"One of the challenges is that a pallet might be selected because it's the right platform for some other piece of material handling equipment, yet wrong for the conveyor on which it will travel."
Astory in Hytrol Conveyor's (Jonesboro, Ark.) newsletter this month caught my eye. Under the title of Pallet Handling Load Application ... Part 1 was advice for making the right conveyor decisions. It boiled down to asking two key questions: What does the conveying surface (bottom of pallet) look like? And, what is the load weight?
The newsletter points out that while pallets might look similar, they are not and that impacts the conveyor decision. With the changing variety of new pallets entering the flow each year I wondered how a material handling manager could ever reach a conveyor-purchase decision. I figured I should get to the bottom of this subject by contacting folks who make their livelihoods determining the right pallets for the job. What intrigues me is how palletpurchase decisions are made. Is it all about money, what the pallet costs, or how the pallet performs that's the driver?
Ralph Rupert is a packaging engineer who makes his living teaching and doing research at the Center for Unit Load Design, Virginia Tech, in Blacksburg, Va. Each spring the center offers a short course in unit load design. Rupert says the course is offered to anyone, with particular emphasis on folks who have packaging and pallet-use in their job functions, but are not always packaging engineers.
My first question, whether pallet users and equipment buyers ever discuss what might be the most appropriate conveyor, met with some hesitation.
"Well," says Rupert, "not often enough—if at all." Apparently, the final pallet selection, even after specification from the guys who will be using the platforms, remains, in many cases, a function of the bean counters.
Phil Smith of the Smith Companies, Pelham, Ala., says the part of the equation that's missing in pallet selection, is the fact that pallets are not used in the controlled environment specifications presume.
"You have guys tossing pallets off the loading dock, landing on edge, for example," says Smith. "The durability and reuse the pallet owner gets [or doesn't get] are never figured as part of the cost. The pallet buyer should factor in maintenance float and cost of repairs, which can be substantial in large systems."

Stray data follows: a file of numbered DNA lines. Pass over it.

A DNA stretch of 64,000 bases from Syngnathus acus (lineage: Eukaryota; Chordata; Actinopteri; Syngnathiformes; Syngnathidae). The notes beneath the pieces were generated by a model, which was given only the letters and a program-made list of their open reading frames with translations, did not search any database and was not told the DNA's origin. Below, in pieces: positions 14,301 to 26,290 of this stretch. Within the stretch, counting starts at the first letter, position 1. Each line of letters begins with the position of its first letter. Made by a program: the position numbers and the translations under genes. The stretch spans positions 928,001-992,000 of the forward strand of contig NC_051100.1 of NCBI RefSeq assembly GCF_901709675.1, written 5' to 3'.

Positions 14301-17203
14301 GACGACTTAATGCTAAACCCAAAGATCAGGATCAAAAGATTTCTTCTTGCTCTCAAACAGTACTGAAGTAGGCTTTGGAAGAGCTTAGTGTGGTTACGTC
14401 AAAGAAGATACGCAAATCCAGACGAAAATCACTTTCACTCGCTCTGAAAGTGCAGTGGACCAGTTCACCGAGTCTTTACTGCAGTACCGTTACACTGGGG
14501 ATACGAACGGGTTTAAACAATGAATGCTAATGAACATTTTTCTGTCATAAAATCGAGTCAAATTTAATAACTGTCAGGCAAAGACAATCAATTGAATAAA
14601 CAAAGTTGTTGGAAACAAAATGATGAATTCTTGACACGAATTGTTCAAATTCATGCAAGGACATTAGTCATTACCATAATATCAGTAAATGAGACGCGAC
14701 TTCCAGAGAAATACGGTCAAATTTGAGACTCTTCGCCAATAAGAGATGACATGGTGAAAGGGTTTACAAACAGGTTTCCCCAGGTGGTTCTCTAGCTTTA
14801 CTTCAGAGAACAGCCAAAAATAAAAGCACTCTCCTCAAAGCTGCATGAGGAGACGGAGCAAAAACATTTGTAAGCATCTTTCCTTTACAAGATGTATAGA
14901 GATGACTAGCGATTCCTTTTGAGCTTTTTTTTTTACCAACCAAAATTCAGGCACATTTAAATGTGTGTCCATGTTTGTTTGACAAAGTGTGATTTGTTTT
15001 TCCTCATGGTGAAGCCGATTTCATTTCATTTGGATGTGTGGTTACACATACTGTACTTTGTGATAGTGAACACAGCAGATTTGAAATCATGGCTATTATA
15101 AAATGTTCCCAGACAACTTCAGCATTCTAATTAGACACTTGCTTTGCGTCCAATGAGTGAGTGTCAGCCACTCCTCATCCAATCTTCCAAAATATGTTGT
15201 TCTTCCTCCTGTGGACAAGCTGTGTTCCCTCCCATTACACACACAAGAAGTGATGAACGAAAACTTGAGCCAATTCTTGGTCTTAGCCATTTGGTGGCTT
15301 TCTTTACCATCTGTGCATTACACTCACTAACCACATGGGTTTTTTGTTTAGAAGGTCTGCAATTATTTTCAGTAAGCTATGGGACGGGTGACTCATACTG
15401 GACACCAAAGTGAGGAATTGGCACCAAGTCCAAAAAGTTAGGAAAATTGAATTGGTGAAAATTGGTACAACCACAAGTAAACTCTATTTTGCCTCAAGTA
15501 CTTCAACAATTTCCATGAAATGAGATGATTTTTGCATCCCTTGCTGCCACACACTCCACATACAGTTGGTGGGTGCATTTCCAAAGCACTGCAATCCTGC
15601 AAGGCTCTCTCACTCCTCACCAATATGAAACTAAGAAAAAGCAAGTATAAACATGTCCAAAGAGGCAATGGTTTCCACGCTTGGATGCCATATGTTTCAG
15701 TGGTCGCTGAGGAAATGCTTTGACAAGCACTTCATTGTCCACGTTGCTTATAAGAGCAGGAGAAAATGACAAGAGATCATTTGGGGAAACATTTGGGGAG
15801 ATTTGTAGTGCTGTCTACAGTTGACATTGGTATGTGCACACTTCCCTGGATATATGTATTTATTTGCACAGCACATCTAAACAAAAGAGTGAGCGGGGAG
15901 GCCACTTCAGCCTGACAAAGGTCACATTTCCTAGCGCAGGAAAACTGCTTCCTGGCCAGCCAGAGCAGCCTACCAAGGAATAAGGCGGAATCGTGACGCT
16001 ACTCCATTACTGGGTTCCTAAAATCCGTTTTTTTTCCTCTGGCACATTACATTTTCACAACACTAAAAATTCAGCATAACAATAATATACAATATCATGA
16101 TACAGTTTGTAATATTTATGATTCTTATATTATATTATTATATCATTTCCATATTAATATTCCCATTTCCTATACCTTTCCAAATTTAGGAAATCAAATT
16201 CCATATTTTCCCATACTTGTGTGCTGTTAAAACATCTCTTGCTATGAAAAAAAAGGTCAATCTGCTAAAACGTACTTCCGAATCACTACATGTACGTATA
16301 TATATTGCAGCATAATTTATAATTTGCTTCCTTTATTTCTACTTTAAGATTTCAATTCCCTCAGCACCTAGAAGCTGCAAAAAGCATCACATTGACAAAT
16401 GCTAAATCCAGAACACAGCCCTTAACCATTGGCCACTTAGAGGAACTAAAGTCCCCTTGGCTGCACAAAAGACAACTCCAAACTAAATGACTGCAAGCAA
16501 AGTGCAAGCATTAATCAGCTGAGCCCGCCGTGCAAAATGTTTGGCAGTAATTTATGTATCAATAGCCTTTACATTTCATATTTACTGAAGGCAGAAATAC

Matching the right conveyor to the right pallet depends on the kinds of pallets coming into the building.
"One of the challenges," says Rupert, "is that a pallet might be selected because it's the right platform for some other piece of material handling equipment, yet wrong for the conveyor on which it will travel."
Opting for a stringer-type pallet because it's less expensive and can be handled easily by lift trucks is fine, until it has to move on a conveyor that requires a perimeter-based shipping platform.
"And what do you do when you receive a load on a nine-post, nestable pallet," asks Rupert. "Then you need a belt conveyor—or anticipate a lot of damage."
I asked if these were the kinds of things he and Mark White, the director there, taught in the unit load design course.
"These things and a lot more," says Rupert. "We spend a lot of time on the interactions of pallets and material handling equipment."
Out where the rubber meets the road, John Clarke, a former instructor at the Center for Unit Load Design, is putting into practice what he told students for many years. Clarke's employer, the Nelson Company ( Baltimore), provides transport packaging goods and services. "A lot of what I do," says Clarke, "is work with people on this subject of interfacing the pallet with racks and conveyors."
Clarke says the key to success is to look at the entire picture. It's not always a matter of investing more money in heavier pallets. "I'm working with a company now where we've recommended adding another arm to its cantilevered racks to get the added support it needs. It won't cost them all that much more money, and it will make a huge difference in the rack's ability to support more weight."
Clarke notes that in his years in the business he's yet to work with a conveyor manufacturer on the challenge of matching the conveying surface to the conveyor in selecting structural and drive capacity of the conveyor.
Why is that? "Usually," says Clarke, "a company says, 'here's the conveyor ...' and we have to work with what's there."
An important point that Clarke makes is that the pallet/conveyor selection process is a three-legged stool. The manufacturer of the conveyor or material handling equipment and the manufacturer (or provider) of the pallets, have to work in harmony with the end user, also known as the customer.
Smith agrees. "A key element in many material handling systems is the pallet, yet it's never a consideration when a warehouse is built. We [pallet makers] have to stay closely tied to people on the frontlines who are in at the beginning of any building project."
Clarke's of the opinion that education is critical to finding the solution to pallet and equipment design problems. "If a progressive equipment company learns more about pallets, it is better able to serve its customers and becomes more competitive."